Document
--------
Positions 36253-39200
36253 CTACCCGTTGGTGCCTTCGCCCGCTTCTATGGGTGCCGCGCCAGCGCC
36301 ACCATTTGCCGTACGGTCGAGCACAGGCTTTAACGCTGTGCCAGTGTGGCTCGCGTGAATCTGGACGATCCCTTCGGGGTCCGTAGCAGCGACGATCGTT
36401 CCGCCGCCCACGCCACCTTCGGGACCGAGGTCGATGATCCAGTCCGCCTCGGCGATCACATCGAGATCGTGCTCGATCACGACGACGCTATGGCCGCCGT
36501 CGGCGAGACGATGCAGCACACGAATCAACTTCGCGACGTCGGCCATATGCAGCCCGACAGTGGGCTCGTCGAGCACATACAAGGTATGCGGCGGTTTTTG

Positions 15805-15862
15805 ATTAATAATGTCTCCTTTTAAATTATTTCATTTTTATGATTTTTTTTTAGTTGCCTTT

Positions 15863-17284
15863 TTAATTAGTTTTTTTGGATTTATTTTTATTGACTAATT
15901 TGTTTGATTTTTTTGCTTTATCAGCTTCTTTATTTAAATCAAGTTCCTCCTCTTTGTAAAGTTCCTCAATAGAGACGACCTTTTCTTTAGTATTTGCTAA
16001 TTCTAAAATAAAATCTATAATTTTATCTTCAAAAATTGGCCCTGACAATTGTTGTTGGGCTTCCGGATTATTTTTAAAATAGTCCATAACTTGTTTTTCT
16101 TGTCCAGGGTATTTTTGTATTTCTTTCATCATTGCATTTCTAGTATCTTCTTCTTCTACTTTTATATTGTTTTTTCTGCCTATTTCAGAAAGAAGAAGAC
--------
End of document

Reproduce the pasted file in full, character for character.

Positions 36253-39200
36253 CTACCCGTTGGTGCCTTCGCCCGCTTCTATGGGTGCCGCGCCAGCGCC
36301 ACCATTTGCCGTACGGTCGAGCACAGGCTTTAACGCTGTGCCAGTGTGGCTCGCGTGAATCTGGACGATCCCTTCGGGGTCCGTAGCAGCGACGATCGTT
36401 CCGCCGCCCACGCCACCTTCGGGACCGAGGTCGATGATCCAGTCCGCCTCGGCGATCACATCGAGATCGTGCTCGATCACGACGACGCTATGGCCGCCGT
36501 CGGCGAGACGATGCAGCACACGAATCAACTTCGCGACGTCGGCCATATGCAGCCCGACAGTGGGCTCGTCGAGCACATACAAGGTATGCGGCGGTTTTTG

Positions 15805-15862
15805 ATTAATAATGTCTCCTTTTAAATTATTTCATTTTTATGATTTTTTTTTAGTTGCCTTT

Positions 15863-17284
15863 TTAATTAGTTTTTTTGGATTTATTTTTATTGACTAATT
15901 TGTTTGATTTTTTTGCTTTATCAGCTTCTTTATTTAAATCAAGTTCCTCCTCTTTGTAAAGTTCCTCAATAGAGACGACCTTTTCTTTAGTATTTGCTAA
16001 TTCTAAAATAAAATCTATAATTTTATCTTCAAAAATTGGCCCTGACAATTGTTGTTGGGCTTCCGGATTATTTTTAAAATAGTCCATAACTTGTTTTTCT
16101 TGTCCAGGGTATTTTTGTATTTCTTTCATCATTGCATTTCTAGTATCTTCTTCTTCTACTTTTATATTGTTTTTTCTGCCTATTTCAGAAAGAAGAAGAC